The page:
Fourth, the impetus of this policy was perceived abuses of the patent system. (Speaking of patents, I’m glad Chief Justice Roberts and Chief Judge Kimberly Moore found something productive to work on together, as Judge Pauline Newman remains trapped in Article III purgatory). Yet the press release does not even mention how the rules for patent selection have changed, nor does it mention judge shopping in bankruptcy and other areas. The Court is targeting a method of forum shopping used primarily on the right. Attorneys General in California or New York don’t have to forum shop because virtually every judge in San Francisco or Brooklyn will be philosophically simpatico–even if nominated by a Republican president. And I don’t need to remind people that it is virtually impossible to draw a conservative federal judge in Austin–and the press should stop calling a Reagan-appointee from Hawaii who sits in Austin, and has consistently ruled against Texas, a judicial conservative.

Fifth, this policy simply nibbles at the edges of the problem. I understand that many conservative judges do not like nationwide injunctions. I’m sympathetic to those criticisms. Chief Judge Sutton of the Sixth Circuit, who seems to be the lead spokesperson of this new policy, has highlighted the problem of nationwide injunctions in his opinions. And he expressed a similar sentiment in his briefing to the press:

But on Tuesday, Sutton stressed that the policy change isn’t “something that relates to just one state.” “I actually think the story is about national injunctions. That’s been a new development, really [in] the last 10 years and maybe the last two or three administrations, where that has become a thing. And it makes sense that some advocates are going to do the best by their clients. And, you can understand how some of those pressures work depending on who’s running the administration. But I, for one, I’m really proud that we did this. I thought it was a really good idea,” Sutton said.

“The current issue relates to nationwide injunctions or statewide injunctions, so when it comes to those claims, it’s a little hard to say you need one division of one state to handle it since by definition it extends at a minimum throughout the state and possibly to the whole country,” Sutton added.

Congress, and not the obscure Judicial Council should take the lead at addressing single-judge divisions. If this policy is indeed just advisory–a message that did not come through in the press release–it seems to be little more than virtue signaling.

Single judge divisions have been problematic for generations. Those problems go far beyond nationwide injunctions. Judge William Wayne Justice, who deliberately moved around his single judge division assignments, single-handedly controlled the Texas prison system for nearly two decades. And throughout the Civil Rights Era, litigants routinely judge shopped to single-judge divisions. The Judicial Council has historically been silent in the face of such judge-shopping. And unlike with nationwide injunctions, which the Supreme Court consistently stays, localized injunctions are unlikely to attract appellate review.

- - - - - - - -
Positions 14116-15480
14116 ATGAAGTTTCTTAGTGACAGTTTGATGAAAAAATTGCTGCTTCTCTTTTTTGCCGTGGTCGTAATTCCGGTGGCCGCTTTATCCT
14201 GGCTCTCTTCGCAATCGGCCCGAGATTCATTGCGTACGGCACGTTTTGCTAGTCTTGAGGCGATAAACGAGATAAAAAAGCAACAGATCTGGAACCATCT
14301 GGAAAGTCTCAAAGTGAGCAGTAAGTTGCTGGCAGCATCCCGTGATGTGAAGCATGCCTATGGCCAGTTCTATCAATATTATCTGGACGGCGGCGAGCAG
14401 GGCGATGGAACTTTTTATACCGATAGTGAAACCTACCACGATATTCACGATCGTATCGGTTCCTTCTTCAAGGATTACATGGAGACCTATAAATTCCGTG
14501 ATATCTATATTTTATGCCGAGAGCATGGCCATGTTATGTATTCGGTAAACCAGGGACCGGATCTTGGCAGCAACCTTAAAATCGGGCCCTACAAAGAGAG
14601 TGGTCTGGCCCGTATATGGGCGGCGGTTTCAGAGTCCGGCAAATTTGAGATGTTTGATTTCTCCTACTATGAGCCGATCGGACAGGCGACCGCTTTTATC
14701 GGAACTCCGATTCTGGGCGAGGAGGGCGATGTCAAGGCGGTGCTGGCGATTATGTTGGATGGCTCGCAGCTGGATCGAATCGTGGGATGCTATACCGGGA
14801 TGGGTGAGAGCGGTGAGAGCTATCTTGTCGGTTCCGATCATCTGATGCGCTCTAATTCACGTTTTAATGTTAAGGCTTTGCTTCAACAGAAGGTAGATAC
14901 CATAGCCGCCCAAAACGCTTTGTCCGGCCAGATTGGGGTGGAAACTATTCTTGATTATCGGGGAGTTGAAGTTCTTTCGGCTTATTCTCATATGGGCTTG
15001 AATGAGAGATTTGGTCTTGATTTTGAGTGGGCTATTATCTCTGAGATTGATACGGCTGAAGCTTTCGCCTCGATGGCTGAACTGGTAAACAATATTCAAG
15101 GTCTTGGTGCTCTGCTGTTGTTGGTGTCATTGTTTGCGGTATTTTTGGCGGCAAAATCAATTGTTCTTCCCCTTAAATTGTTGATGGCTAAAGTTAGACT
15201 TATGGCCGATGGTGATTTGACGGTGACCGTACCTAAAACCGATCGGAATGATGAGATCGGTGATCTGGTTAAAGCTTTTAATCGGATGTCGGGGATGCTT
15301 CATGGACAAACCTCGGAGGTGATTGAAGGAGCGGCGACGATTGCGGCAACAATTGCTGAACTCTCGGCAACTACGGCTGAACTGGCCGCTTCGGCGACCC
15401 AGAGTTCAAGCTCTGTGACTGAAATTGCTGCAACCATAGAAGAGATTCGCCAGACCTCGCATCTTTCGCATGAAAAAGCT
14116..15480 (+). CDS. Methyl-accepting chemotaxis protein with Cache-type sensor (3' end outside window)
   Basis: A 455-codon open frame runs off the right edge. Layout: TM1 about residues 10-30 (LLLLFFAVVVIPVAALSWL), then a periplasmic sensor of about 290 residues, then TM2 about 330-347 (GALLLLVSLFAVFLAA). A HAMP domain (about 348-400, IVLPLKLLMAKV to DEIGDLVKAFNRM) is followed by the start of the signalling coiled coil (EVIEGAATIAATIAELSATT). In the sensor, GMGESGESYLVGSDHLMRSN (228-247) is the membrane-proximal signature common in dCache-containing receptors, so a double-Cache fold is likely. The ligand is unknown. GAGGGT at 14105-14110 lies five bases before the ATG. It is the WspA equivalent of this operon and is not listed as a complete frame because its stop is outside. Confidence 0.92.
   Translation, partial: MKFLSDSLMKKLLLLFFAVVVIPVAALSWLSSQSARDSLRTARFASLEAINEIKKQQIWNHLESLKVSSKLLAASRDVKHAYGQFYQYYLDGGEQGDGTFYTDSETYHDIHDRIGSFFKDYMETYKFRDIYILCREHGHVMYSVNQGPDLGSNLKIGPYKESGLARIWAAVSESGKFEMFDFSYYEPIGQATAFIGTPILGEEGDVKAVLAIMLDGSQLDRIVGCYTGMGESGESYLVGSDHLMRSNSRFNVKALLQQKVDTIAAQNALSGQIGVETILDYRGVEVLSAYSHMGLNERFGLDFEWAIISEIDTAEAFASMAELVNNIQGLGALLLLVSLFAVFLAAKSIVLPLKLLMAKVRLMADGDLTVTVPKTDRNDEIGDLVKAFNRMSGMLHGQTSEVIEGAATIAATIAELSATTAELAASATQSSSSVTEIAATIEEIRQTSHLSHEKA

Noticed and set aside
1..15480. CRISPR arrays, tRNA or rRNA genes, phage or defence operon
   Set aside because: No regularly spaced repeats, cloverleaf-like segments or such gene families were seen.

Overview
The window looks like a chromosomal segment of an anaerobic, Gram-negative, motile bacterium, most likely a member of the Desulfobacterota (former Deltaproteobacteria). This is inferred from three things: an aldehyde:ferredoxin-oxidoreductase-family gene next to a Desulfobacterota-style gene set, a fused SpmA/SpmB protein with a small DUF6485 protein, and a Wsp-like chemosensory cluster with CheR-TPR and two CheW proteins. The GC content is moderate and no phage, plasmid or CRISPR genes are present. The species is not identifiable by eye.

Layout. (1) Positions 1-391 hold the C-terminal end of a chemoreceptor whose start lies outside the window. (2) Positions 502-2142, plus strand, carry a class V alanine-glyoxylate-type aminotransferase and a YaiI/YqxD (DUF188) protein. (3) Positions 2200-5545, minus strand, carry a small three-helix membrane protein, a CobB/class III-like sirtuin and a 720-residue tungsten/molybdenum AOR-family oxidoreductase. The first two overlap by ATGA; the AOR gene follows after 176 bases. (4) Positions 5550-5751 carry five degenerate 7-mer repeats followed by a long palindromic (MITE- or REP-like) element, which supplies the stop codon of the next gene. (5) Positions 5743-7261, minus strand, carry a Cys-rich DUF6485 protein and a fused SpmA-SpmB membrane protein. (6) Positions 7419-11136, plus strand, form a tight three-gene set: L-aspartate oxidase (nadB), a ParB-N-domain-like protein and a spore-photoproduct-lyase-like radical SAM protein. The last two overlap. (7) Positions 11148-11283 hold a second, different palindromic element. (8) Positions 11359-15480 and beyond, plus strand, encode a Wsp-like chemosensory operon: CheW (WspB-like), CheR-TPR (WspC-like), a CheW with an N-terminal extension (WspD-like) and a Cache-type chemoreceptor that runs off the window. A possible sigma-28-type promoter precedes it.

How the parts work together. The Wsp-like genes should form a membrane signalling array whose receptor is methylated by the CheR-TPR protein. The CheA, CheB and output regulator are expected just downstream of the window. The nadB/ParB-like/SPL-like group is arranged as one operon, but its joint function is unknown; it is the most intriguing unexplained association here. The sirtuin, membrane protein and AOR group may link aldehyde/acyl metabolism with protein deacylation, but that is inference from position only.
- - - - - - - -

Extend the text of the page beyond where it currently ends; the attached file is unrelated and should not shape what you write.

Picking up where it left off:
The upshot of this ruling is that conservative litigants will have greater difficulties obtaining nationwide relief while liberal litigants can continue business as usual. This is unilateral disarmament that targets specific conservative judges for their rulings. The message is clear: Judge Kacsmaryk cannot be trusted to issue nationwide injunctions but every likeminded judge on the Northern District of California-San Francisco Division can be trusted. In any other context, such a reactive policy would be viewed as retaliation. I suspect something is lurking in the background: Chief Justice Roberts is tired of reversing the Fifth Circuit at his day job, so he used his side-hustle to divest those pesky Trump judges of jurisdiction.

There are more problems, but that is enough for now. As a general matter, the Judicial Council has remained silent about serious abuses of power (Judge Moore’s stealth impeachment of Judge Newman and Judge Sullivan’s sitting on the judicial selection committee). Meanwhile, the Judicial Council caves into criticism from Schumer and others, without even the courtesy of seeking comments from the District Court Judges nationwide. This is a body that operates in the shadows, and lacks fortitude.

I do not know if dissents are permissible from the Judicial Council, but none have been published. Thankfully, it’s not too late for secret policy to be reconsidered. Or the District Court Judges can tell the Judicial Council to mind their own business.

The post The Judicial Council Legislates From The Shadow Docket appeared first on Reason.com.